Top of pagePrevious messageNext messageBottom of page Link to this message  By Jim Patrick on Wednesday, November 06, 2013 - 08:18 am:

PS. As noted, you will need to make a bit for countersinking the heads of the rivets. You can use the very cheap countesink bits with the widest portion, about the same diameter as the rivet head. Bits are stamped and pressed, not the expensive machined type. Jim Patrick


Top of pagePrevious messageNext messageBottom of page Link to this message  By Jim Patrick on Wednesday, November 06, 2013 - 08:23 am:

PPS. Don't forget to grind the angle flat with a Dremel tool before using. To use an angled countersink will take out the material needed to hold secure the band and I believe a stepped bit will also take out too much material, leaving only a small shelf for the rivet head to hold on to. Jim Patrick


Top of pagePrevious messageNext messageBottom of page Link to this message  By ROBERT BERGSTADT on Wednesday, November 06, 2013 - 09:15 am:

Steve we have the correct split rivets in stock, Bob


Top of pagePrevious messageNext messageBottom of page Link to this message  By Steve Tomaso - Milton,WA on Wednesday, November 06, 2013 - 11:46 am:

Whose lining did you purchase that had those rivets included ?


Top of pagePrevious messageNext messageBottom of page Link to this message  By Steve Jelf, Parkerfield KS on Wednesday, November 06, 2013 - 12:18 pm:

I got those from Lang's in September. But I expect other dealers will have them from the same supplier. I intend to give them a heads-up on this so they can come up with something sturdier. After this I'll ask about the rivets when I order linings.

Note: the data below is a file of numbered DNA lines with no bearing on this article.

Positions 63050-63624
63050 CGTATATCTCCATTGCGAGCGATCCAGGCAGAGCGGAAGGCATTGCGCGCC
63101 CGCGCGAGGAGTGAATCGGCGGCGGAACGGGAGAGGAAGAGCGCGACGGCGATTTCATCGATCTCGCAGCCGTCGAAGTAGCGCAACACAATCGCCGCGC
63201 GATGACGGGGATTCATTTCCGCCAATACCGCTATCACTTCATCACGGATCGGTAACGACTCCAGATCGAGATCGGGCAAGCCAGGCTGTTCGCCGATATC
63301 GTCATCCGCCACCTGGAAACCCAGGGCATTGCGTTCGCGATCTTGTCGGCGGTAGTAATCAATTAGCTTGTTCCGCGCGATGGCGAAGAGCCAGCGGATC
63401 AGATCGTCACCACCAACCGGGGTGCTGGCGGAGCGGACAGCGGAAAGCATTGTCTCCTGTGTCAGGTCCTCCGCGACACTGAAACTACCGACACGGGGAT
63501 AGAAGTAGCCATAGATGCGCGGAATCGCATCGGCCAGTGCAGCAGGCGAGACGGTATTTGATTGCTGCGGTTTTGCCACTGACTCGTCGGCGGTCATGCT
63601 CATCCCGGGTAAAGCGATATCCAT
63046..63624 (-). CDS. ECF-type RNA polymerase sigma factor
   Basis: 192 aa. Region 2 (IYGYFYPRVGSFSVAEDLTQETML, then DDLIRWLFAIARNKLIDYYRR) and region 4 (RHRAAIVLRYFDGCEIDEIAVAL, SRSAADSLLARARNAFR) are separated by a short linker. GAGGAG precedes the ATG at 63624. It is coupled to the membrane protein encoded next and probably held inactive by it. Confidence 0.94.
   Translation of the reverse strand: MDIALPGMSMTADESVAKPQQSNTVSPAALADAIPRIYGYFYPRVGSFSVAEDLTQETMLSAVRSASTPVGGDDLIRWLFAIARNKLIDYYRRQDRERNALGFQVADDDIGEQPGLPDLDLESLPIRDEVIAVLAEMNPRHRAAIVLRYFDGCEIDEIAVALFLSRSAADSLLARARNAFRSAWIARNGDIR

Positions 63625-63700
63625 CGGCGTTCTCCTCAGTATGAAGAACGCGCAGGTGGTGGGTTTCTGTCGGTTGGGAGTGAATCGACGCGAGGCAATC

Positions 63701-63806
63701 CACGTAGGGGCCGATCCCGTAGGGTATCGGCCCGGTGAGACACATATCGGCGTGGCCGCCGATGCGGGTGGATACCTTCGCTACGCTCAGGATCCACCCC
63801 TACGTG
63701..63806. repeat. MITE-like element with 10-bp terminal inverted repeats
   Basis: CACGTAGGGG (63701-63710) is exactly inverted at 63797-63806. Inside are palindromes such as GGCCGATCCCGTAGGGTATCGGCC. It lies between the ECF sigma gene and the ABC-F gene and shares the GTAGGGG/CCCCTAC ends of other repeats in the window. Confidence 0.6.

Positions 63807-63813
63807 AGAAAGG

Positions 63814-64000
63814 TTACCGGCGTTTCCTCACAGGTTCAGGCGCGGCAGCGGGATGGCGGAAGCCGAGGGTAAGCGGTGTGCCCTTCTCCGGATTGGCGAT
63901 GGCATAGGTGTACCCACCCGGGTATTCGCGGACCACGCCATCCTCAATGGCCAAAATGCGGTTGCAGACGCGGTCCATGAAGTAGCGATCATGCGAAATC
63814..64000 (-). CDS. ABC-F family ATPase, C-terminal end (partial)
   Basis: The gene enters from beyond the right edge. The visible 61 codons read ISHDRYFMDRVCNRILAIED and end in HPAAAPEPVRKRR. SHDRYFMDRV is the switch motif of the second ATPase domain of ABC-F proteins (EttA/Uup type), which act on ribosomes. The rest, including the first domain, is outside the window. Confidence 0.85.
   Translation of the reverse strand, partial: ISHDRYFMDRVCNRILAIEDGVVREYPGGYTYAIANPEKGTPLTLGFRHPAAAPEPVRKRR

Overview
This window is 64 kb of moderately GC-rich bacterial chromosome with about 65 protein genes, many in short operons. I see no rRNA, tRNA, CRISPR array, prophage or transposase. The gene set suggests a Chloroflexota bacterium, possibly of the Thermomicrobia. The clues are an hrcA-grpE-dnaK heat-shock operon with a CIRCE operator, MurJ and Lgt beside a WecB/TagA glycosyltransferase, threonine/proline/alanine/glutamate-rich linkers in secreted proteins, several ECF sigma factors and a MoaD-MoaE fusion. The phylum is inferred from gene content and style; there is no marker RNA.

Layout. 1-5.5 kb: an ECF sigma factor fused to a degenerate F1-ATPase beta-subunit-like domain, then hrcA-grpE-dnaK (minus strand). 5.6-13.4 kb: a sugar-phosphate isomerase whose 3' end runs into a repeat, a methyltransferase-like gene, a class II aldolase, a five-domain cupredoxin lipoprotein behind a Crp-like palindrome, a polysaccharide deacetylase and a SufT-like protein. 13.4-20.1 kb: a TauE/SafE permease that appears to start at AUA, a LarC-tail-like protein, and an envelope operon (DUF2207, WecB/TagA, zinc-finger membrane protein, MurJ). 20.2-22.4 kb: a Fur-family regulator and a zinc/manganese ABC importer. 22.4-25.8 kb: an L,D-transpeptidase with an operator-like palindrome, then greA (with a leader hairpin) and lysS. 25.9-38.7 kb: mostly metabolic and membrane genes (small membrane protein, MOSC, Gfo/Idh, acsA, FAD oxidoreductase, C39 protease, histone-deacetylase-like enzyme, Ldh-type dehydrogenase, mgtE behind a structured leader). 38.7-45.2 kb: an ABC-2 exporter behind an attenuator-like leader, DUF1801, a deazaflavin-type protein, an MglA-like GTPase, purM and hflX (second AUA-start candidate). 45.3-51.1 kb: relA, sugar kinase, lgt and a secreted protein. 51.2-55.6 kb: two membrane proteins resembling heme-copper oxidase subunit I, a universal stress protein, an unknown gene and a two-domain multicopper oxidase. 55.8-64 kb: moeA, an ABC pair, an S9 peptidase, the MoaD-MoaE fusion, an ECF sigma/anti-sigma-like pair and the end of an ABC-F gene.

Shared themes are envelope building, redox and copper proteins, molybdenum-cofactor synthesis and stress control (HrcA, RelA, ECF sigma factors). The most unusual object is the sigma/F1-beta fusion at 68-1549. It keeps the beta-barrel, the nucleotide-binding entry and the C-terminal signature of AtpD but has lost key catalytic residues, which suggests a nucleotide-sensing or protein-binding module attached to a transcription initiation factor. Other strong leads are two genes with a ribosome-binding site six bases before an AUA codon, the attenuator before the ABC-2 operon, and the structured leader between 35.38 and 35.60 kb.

Top of pagePrevious messageNext messageBottom of page Link to this message  By Richard Wolf on Wednesday, November 06, 2013 - 01:21 pm:

I used an ice pick to punch the hole, then push the rivet through. Using a split rivet, I use a screw driver to spread the rivet. Having a piece of round bar stock mounted in my vice, I turn the band over with the split end of the rivet on the bar stock and tap the rivet till the split ends of the rivet are securely imbedded in the lining.


Top of pagePrevious messageNext messageBottom of page Link to this message  By Ken Kopsky, Lytle TX on Wednesday, November 06, 2013 - 07:11 pm:

Those don't even look like rivets. They look like eyelets. You should have used an eyeletter machine to set those. :-)


Top of pagePrevious messageNext messageBottom of page Link to this message  By Dan Treace, North FL on Wednesday, November 06, 2013 - 07:25 pm:

Steve, Jim is right, you need to replace those weird rivets with correct hollow rivets, they have the flat head to sink into the brake lining, and the hollow end is smashed to the metal brake band to secure the lining.




Top of pagePrevious messageNext messageBottom of page Link to this message  By Wayne Sheldon, Grass Valley, CA on Thursday, November 07, 2013 - 12:00 am:

One of the most important things to know about brake lining rivets is to NEVER use steel rivets. It is not just the hardness of the steel against the brake drums. Far more important is that water (or even humidity) will get to the steel rivets and result in rust (paint won't help because the braking heat will burn it off). Iron oxide (rust) is an abrasive used on some sand papers. It flakes off the rusty rivets and becomes embedded in the linings where they grind their way through the brake drums.
Check all brake lining rivets with a magnet.
Drive carefully, and enjoy, W2